SB 278 imposes increased legal liability for CalPERS reporting errors
SB 278 was promulgated on September 27, adding section 20164.5 of the Government Code. Section 20164.5 imposes a new liability on employers when CalPERS identifies an error in the declaration of compensation agreed between an employer and a recognized employee organization that results in the reduction of the retirement benefits of a retiree, survivor or employee. ‘a beneficiary (collectively retirees). Although SB 278 comes into effect on January 1, 2022, it will apply to adverse decisions regarding reportable compensation made on or after January 1, 2017, if an appeal has been filed and the retiree has not exhausted the administrative or legal remedies.
CalPERS reviews compensation reported to the system through periodic compliance reviews, upon receipt of anonymous tips, or upon an employee’s retirement. When CalPERS determines that the amounts reported are not eligible for pension purposes, the denied allowance must be removed by the employer from all affected pay periods in the my | CalPERS system. After corrections, all contributions paid on the refused remuneration are credited back to the employer for active employees and retirees. This results in minimal impact on active employees. However, this can have a significant negative impact on the retirement allowance received by retirees requiring a reduction in the retirement benefit they receive retroactively to the date of retirement. This reduction takes two forms: an overpayment based on excess pension benefits received from the date of retirement and a decrease in future pension benefits. Under current law, CalPERS can collect 3 years of overpaid pension benefits from retirees, regardless of how long the retiree retires.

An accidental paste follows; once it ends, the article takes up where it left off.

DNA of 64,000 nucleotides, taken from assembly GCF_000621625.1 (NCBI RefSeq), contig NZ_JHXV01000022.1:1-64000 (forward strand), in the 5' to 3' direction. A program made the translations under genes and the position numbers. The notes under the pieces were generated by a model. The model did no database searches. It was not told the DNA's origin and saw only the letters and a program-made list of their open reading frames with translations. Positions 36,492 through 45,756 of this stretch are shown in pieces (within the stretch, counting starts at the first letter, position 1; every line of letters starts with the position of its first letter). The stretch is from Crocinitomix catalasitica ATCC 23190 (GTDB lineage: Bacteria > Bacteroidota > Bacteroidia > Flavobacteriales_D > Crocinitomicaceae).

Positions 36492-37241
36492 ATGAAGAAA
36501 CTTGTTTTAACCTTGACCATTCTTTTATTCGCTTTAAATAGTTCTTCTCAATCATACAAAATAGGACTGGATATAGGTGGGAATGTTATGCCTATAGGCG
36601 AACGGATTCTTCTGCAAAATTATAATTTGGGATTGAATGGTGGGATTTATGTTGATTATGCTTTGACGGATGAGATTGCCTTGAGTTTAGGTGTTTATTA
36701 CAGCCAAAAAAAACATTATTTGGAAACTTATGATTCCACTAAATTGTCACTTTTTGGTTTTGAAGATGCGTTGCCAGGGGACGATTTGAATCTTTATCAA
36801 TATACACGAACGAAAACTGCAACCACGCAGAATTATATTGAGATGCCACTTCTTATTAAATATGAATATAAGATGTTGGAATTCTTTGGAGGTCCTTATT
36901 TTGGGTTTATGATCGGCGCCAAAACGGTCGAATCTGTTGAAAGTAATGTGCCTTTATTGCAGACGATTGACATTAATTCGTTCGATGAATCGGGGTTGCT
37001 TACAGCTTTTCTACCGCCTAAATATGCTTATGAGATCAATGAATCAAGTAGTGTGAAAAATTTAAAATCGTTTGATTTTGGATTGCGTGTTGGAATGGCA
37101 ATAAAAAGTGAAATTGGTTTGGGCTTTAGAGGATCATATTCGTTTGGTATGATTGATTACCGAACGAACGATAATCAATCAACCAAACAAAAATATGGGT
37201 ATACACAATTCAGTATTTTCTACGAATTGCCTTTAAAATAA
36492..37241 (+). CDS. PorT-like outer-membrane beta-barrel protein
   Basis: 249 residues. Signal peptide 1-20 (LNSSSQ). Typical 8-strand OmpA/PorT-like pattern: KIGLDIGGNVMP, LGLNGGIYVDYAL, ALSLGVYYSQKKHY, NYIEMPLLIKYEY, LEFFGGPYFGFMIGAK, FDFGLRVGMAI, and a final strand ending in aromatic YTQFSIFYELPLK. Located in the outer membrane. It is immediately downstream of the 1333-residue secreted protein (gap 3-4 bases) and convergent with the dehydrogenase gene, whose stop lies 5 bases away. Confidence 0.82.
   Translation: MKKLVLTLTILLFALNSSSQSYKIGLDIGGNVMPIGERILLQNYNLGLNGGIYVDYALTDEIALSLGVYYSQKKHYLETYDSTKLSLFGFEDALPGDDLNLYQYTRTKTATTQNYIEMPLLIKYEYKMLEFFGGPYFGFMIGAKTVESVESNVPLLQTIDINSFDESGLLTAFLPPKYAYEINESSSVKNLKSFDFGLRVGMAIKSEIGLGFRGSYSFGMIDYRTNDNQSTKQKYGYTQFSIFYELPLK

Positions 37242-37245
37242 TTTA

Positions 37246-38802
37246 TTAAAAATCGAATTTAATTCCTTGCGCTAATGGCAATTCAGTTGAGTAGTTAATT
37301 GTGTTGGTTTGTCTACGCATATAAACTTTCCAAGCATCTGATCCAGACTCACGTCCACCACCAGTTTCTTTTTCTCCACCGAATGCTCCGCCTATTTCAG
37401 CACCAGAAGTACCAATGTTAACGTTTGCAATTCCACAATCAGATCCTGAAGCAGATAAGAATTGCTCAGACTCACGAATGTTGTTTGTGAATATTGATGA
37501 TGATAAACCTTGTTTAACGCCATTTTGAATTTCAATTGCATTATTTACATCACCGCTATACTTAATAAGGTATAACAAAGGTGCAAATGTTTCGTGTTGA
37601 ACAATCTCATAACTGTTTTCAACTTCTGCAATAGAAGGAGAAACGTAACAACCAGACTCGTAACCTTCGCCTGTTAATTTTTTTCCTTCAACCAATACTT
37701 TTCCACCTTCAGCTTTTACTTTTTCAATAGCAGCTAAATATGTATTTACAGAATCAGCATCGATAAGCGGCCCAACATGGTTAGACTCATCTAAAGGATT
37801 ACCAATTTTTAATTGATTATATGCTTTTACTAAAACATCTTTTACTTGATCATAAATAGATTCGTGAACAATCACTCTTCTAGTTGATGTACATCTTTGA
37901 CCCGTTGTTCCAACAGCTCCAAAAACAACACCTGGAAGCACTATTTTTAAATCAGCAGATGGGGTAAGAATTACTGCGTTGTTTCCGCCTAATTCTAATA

SB 278 transfers an important responsibility to the employer. Specifically, SB 278 imposes a legal obligation on employers to reimburse the overpayment to CalPERS on behalf of the retiree and to pay a lump sum penalty equal to 20% of the present value of the lifetime loss of retirement benefits attributed to the retiree. compensation refused. Of this penalty, 90% is paid to the retiree and 10% is paid to CalPERS as an administrative fee. The risk of SB 278 for employers is magnified by the fact that any single-person review or determination that identifies compensation denied by CalPERS can be extended to a comprehensive audit spanning multiple years and impacting many retirees. . Therefore, employers should focus their efforts on ensuring compliance for employees who are at high risk of triggering a comprehensive review.
Additionally, SB 278 allows employers to request a review of the compliance of proposed wording regarding compensation elements to be included in a memorandum of understanding or collectively negotiated agreement to be concluded or adopted on January 1, 2022 or later. While CalPERS is required by the new law to provide advice within 90 days of receiving all information required to perform a review, SB 278 does not identify what constitutes advice, how long CalPERS must continue to provide advice. request information or what happens when CalPERS provides inaccurate information or incomplete guidance.
With the imminent implementation of SB 278, employers should consider verifying the compensation they report for their represented employees. Additionally, while SB 278 is limited to compensation that is negotiated between an employer and a recognized employee organization, it is prudent for employers to assess the risks for all groups of employees, as new legislation extending the scope to unrepresented employees is likely to follow. As such, we recommend consulting an experienced legal advisor in CalPERS to review relevant documents to assess risk and exposure as well as to formulate resolution strategies.